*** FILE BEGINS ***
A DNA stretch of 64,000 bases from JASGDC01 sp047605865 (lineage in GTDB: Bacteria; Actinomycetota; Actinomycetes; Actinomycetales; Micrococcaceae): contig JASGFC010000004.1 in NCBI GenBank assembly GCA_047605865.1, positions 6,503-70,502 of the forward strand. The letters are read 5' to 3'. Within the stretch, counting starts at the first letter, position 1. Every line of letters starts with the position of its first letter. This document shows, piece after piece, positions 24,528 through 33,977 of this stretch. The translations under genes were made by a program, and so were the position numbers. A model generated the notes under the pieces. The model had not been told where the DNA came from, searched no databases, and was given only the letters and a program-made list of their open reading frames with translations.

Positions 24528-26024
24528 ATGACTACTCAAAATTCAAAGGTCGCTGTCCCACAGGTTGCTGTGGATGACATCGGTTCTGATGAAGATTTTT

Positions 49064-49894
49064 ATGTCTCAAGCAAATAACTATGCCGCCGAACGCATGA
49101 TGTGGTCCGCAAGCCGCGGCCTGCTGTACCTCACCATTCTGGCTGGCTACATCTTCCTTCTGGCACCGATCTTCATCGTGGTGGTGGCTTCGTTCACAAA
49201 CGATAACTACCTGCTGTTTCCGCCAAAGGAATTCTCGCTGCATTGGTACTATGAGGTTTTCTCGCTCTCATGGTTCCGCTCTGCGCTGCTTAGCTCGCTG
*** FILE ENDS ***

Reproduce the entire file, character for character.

A DNA stretch of 64,000 bases from JASGDC01 sp047605865 (lineage in GTDB: Bacteria; Actinomycetota; Actinomycetes; Actinomycetales; Micrococcaceae): contig JASGFC010000004.1 in NCBI GenBank assembly GCA_047605865.1, positions 6,503-70,502 of the forward strand. The letters are read 5' to 3'. Within the stretch, counting starts at the first letter, position 1. Every line of letters starts with the position of its first letter. This document shows, piece after piece, positions 24,528 through 33,977 of this stretch. The translations under genes were made by a program, and so were the position numbers. A model generated the notes under the pieces. The model had not been told where the DNA came from, searched no databases, and was given only the letters and a program-made list of their open reading frames with translations.

Positions 24528-26024
24528 ATGACTACTCAAAATTCAAAGGTCGCTGTCCCACAGGTTGCTGTGGATGACATCGGTTCTGATGAAGATTTTT

Positions 49064-49894
49064 ATGTCTCAAGCAAATAACTATGCCGCCGAACGCATGA
49101 TGTGGTCCGCAAGCCGCGGCCTGCTGTACCTCACCATTCTGGCTGGCTACATCTTCCTTCTGGCACCGATCTTCATCGTGGTGGTGGCTTCGTTCACAAA
49201 CGATAACTACCTGCTGTTTCCGCCAAAGGAATTCTCGCTGCATTGGTACTATGAGGTTTTCTCGCTCTCATGGTTCCGCTCTGCGCTGCTTAGCTCGCTG